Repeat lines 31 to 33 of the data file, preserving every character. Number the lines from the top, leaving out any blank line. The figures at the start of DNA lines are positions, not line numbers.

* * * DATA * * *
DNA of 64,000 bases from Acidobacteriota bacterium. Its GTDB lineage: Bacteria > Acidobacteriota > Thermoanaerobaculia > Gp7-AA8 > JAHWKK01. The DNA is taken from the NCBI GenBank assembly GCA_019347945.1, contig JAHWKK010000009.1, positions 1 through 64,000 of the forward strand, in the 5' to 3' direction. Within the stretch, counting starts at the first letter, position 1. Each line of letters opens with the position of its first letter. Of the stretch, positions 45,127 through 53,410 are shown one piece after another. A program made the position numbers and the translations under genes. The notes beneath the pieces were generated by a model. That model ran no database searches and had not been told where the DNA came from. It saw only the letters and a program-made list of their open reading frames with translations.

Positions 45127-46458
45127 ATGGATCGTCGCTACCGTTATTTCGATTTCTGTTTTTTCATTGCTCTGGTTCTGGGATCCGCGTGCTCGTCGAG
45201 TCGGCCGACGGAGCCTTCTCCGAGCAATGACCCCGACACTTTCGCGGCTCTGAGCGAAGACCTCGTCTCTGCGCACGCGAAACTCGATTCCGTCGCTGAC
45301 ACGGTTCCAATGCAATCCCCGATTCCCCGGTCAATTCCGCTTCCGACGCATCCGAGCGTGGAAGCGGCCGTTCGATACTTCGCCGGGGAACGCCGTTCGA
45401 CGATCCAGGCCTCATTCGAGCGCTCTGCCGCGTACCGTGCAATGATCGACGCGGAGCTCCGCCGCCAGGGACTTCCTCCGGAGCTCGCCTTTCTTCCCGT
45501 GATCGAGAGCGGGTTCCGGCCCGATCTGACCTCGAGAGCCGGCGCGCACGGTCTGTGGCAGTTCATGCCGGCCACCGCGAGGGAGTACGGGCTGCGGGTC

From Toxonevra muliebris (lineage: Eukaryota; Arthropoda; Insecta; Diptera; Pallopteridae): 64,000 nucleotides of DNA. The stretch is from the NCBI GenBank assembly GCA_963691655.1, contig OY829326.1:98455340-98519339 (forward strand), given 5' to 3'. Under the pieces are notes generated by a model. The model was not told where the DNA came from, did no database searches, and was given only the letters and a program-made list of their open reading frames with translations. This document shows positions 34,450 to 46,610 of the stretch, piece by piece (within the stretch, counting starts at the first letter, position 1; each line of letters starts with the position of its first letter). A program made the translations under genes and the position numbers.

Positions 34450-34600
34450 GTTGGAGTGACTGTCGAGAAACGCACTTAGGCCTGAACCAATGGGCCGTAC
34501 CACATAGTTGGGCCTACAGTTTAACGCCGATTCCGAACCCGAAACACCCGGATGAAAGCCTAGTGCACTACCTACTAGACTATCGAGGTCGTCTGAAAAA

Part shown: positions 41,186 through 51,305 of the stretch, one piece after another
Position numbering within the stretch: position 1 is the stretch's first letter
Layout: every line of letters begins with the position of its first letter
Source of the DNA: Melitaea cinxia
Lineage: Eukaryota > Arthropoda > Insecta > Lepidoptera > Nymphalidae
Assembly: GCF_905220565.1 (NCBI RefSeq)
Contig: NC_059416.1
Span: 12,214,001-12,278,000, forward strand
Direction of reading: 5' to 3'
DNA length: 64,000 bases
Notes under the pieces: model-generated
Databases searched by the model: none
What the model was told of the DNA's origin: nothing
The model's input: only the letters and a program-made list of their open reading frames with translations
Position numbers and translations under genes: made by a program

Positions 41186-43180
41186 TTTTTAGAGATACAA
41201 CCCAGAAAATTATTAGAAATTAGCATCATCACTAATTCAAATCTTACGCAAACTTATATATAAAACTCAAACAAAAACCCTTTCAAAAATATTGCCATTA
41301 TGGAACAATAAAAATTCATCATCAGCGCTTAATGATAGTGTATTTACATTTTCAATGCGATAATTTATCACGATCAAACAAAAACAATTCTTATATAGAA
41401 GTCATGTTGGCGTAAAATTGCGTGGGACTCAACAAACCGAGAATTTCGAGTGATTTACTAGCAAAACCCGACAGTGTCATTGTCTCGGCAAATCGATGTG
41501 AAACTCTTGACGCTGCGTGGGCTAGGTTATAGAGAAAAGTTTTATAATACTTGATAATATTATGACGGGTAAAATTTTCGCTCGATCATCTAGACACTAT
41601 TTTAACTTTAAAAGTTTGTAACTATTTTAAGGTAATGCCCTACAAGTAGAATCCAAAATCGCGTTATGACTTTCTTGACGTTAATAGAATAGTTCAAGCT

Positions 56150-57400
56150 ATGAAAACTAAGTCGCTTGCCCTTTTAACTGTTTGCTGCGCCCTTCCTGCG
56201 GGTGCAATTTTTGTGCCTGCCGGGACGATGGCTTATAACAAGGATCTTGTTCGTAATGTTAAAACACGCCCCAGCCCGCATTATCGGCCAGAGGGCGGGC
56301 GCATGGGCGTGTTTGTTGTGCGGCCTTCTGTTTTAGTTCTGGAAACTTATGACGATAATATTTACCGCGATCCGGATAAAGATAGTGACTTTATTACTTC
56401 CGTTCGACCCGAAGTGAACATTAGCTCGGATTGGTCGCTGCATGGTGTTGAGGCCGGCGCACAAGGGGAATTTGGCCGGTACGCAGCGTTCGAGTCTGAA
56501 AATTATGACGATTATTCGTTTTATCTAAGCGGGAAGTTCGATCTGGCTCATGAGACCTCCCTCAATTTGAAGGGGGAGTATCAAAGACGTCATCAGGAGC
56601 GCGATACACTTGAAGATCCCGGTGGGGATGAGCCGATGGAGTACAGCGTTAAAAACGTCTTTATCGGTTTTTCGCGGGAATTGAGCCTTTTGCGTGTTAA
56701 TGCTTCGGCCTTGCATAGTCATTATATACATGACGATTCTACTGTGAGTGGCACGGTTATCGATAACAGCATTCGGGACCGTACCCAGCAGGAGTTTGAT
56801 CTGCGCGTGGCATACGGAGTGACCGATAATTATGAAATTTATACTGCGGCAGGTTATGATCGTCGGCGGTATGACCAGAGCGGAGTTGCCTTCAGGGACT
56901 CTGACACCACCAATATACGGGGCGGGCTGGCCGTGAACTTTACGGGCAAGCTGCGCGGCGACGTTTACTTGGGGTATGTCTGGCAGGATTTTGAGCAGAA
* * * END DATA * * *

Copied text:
41401 GTCATGTTGGCGTAAAATTGCGTGGGACTCAACAAACCGAGAATTTCGAGTGATTTACTAGCAAAACCCGACAGTGTCATTGTCTCGGCAAATCGATGTG
41501 AAACTCTTGACGCTGCGTGGGCTAGGTTATAGAGAAAAGTTTTATAATACTTGATAATATTATGACGGGTAAAATTTTCGCTCGATCATCTAGACACTAT
41601 TTTAACTTTAAAAGTTTGTAACTATTTTAAGGTAATGCCCTACAAGTAGAATCCAAAATCGCGTTATGACTTTCTTGACGTTAATAGAATAGTTCAAGCT